Windows 8 was released to manufacturing on Aug. 1st of this year and, over the preceding months,  had gained a somewhat well deserved reputation as a dog due to the much maligned Metro interface. Well, a funny thing happened last week. Microsoft started acting like it was 1984 by erasing the name of a party official who had fallen out of favour. In this case, the party official was named Metro.

Microsoft has claimed that Metro was simply a code name like “Longhorn” or “Afton” to be used in the development and testing phase. The company has insisted that its forthcoming operating system should rightly be known as Windows 8 and that we should pay no attention to that man behind the curtain. Dr. Data’s immediate response was “Balderdash!”

He was not the only one. On Friday, ZDNet’s Ed Bott published a blog post explaining why he agreed with Dr. Data. Among the things Mr. Bott noted was that there was absolutely nothing in any public reference that indicated that Metro was a code-name. You can read the rest of the evidence yourself on ZDNet.

What Dr. Data is wondering about is why Microsoft would do this.  Is Redmond having nightmares of old OS blunders? (Instead of Jacob Marley, it’s Vista & Bob!) Is Redmond concerned that there is too much negative press about Metro and dropping the name is a way – in the short run – to throw the press and the public off the scent? Is Microsoft concerned that there are too many workarounds – like Start8 – being developed so users can make the OS function how they want to rather than how Redmond wants it to. Has Microsoft finally listened to the howls of indignation from consumers and has made a few subtle changes so desk/lap top  users don’t have access their OS in the same way a tablet user does?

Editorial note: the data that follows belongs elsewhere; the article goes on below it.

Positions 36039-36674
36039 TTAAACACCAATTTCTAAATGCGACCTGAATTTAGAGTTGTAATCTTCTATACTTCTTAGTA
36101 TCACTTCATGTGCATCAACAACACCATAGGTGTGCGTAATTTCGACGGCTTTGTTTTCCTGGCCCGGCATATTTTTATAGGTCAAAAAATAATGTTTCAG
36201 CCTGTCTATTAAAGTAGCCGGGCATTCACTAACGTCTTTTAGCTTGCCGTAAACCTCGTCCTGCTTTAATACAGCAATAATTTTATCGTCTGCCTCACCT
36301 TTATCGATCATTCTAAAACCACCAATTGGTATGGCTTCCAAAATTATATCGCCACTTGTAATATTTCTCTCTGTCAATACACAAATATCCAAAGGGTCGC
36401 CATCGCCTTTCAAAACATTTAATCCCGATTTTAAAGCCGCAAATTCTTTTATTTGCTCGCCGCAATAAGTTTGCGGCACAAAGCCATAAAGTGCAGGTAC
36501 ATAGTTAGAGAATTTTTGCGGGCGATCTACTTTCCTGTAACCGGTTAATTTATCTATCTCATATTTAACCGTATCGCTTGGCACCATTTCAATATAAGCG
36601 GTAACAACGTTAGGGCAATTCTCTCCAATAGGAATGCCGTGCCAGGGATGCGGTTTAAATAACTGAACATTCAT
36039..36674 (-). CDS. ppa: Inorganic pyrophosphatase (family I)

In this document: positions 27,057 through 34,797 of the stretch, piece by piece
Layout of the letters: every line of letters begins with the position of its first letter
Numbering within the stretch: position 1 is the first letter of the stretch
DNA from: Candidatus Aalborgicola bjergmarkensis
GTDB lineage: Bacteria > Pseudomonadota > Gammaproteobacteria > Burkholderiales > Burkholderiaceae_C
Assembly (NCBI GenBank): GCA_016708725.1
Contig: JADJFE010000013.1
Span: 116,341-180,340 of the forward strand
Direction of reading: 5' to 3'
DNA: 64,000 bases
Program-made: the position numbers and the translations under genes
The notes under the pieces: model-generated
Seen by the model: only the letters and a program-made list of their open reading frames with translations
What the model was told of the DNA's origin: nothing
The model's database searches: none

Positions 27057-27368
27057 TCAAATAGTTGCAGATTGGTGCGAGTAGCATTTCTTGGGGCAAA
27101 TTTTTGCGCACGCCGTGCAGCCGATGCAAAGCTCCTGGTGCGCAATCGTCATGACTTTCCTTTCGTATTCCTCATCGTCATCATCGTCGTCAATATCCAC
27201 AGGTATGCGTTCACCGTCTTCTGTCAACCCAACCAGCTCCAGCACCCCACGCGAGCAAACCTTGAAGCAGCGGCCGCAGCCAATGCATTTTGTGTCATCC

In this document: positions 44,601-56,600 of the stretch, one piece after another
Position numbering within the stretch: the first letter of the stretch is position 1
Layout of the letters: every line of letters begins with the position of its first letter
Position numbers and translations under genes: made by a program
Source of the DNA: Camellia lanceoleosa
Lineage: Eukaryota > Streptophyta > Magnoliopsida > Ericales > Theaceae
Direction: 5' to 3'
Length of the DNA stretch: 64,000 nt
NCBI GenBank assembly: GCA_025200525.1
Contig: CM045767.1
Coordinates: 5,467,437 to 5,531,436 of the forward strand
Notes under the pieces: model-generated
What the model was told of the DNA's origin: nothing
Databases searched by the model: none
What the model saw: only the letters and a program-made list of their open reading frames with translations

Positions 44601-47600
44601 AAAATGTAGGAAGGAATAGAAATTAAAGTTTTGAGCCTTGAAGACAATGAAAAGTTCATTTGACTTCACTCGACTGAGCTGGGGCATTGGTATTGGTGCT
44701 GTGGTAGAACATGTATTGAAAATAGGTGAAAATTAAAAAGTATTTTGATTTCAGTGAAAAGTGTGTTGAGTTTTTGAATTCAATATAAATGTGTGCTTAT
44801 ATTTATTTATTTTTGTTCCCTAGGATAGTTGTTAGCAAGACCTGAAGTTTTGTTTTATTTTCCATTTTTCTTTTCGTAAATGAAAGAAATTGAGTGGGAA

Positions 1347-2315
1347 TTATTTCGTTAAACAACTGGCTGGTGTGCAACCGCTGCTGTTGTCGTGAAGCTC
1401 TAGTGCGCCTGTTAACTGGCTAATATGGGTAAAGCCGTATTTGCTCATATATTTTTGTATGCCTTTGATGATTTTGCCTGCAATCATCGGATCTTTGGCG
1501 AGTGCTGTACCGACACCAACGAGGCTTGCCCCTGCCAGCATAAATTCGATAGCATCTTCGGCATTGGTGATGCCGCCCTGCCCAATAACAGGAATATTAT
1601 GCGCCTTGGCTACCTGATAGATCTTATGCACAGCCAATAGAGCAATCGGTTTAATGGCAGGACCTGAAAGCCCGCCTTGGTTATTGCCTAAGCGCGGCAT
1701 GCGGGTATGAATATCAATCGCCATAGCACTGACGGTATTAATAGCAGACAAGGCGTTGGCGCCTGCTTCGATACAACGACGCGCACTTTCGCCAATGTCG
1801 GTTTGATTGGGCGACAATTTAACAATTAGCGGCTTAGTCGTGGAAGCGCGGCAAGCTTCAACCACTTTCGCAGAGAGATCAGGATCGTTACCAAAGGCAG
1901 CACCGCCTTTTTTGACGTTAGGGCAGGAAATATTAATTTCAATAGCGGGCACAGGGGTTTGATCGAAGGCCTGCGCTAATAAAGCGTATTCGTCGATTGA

OK, Dr. Data could go on and on suggesting things like an alien abduction of Steve Balmer. What Dr. Data does want to say was that he – and most other people interested in stuff like this – saw and played with the consumer preview of Windows 8. Nonetheless there were a number of months between the time that preview was  made available and the Aug. 1st RTM . There is no telling what Redmond could have done – or not done – with the interface during that time. This is a mystery worthy of Holmes and Watson that will only be revealed on October 26th.

By the way, the butler did it.

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